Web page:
Day: 8 February 2002
Are Kyoto aims being comprised by a subsidised aluminium industry?
New Australian research suggests that the dominance of the international aluminium industry by a small group of multinational companies has enabled the industry to secure highly favourable energy subsidies despite its relatively high greenhouse gas emissions.
Urban wastewater directive perking up treatment equipment market
The forthcoming 2005 deadline for compliance with the European Union Urban Waste Water Treatment Directive (UWWTD) is giving a boost to the continent’s municipal water and wastewater treatment equipment market, according to an international market research company.
European Commission proposes to ratify controls on imports and exports of hazardous chemicals
The European Commission announced on 5 February that it was to propose to the European Council a decision to ratify the Rotterdam Convention allowing nations to control the import of hazardous chemicals – a particular boon for developing countries.
Chernobyl victims are still suffering after 15 years
Fifteen years on from the nuclear disaster at Chernobyl, local people – many of whom were forced to relocate by the accident - are still suffering, says a new United Nations report, which suggests one solution as being to promote eco-tourism in the area.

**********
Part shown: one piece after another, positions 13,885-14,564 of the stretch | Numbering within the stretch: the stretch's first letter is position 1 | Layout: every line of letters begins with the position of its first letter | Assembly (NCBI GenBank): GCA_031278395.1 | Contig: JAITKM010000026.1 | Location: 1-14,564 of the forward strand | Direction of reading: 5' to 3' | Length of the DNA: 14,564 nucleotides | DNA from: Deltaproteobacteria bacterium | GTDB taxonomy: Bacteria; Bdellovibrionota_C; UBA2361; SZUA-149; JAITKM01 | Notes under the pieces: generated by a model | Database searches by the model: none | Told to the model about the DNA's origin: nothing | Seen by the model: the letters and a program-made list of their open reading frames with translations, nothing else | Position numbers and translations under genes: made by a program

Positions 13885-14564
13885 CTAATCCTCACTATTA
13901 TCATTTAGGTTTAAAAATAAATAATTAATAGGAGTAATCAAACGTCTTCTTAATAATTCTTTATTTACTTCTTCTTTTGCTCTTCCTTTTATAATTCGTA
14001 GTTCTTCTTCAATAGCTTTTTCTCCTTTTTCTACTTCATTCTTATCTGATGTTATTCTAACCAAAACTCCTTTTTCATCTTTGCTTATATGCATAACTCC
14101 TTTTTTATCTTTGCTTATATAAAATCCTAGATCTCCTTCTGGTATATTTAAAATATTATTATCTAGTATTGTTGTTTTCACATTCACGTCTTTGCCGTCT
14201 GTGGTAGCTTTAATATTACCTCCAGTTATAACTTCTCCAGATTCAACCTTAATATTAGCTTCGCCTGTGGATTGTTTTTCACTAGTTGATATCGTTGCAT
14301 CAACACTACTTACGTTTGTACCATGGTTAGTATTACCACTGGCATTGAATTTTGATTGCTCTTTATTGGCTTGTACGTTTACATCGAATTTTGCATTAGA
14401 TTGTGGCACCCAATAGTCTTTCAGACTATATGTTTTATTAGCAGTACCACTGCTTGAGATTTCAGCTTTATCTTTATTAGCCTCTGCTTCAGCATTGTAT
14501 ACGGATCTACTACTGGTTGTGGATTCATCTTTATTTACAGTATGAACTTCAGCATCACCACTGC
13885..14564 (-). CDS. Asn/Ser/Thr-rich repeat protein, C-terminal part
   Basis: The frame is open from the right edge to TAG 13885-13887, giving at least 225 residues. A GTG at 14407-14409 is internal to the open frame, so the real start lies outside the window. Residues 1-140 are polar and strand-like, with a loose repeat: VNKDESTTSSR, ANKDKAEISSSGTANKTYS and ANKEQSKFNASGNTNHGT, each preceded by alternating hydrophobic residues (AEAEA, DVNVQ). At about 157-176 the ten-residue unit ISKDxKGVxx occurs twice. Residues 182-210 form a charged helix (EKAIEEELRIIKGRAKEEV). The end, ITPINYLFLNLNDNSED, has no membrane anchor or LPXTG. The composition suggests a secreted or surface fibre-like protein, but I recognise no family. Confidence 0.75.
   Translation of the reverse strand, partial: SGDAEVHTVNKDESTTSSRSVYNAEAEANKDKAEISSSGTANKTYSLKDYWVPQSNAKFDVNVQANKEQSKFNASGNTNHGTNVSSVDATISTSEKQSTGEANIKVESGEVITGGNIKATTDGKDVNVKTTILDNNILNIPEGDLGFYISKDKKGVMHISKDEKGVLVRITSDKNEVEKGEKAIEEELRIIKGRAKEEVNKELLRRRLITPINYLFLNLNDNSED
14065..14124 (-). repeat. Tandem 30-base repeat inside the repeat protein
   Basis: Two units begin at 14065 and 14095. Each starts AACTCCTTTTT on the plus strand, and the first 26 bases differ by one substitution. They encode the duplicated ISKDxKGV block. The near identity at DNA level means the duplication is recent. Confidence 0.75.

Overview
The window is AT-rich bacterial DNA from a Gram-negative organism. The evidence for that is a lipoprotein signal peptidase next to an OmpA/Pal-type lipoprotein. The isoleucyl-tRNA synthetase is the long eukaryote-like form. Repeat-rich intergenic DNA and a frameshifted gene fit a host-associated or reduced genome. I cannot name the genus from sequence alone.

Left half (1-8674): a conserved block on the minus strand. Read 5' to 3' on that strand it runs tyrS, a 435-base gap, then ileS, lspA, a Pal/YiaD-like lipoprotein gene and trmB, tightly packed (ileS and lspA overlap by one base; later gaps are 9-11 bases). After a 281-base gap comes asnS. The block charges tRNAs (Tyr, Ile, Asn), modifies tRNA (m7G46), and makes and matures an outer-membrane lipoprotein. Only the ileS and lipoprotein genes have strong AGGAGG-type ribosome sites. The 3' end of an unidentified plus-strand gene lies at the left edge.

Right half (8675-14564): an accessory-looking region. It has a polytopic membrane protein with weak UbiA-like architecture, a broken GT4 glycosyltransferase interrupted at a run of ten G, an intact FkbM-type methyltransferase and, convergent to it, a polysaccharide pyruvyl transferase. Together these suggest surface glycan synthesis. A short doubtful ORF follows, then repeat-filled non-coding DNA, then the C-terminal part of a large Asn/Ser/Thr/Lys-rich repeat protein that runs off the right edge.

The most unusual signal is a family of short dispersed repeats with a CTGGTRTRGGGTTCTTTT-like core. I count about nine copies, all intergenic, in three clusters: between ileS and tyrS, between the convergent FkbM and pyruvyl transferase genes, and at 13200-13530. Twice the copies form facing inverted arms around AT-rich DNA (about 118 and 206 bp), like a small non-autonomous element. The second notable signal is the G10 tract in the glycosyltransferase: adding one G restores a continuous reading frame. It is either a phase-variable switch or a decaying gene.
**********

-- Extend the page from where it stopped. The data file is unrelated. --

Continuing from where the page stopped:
Sustainable drainage faces credibility challenge
Despite the support of UK planning policy for sustainable urban drainage systems (SUDS) and the backing of the Environment Agency and the Scottish Environmental Protection Agency, there are key challenges which need to be overcome to increase the application of sustainable drainage methods in new UK developments, says a new report.
Hull City Council to be first authority in UK to use new ‘greener’ biodiesel
The City of Hull has announced that from 6 February onwards it will be fuelling its diesel vehicles with a new ultra low sulphur, lower carbon fuel which will require no engine modification, and which is expected to receive a tax reduction in Chancellor Gordon Brown’s 17 April budget speech.
Canadian ‘super weeds’ undermine European GM safeguards
A UK government agency has expressed deep concern that the European Community’s recently proposed GM seed threshold is too high to prevent the creation of ‘super’ GMO weeds that are herbicide-tolerant, and that current separation distances for GM crops need to be revised upwards.
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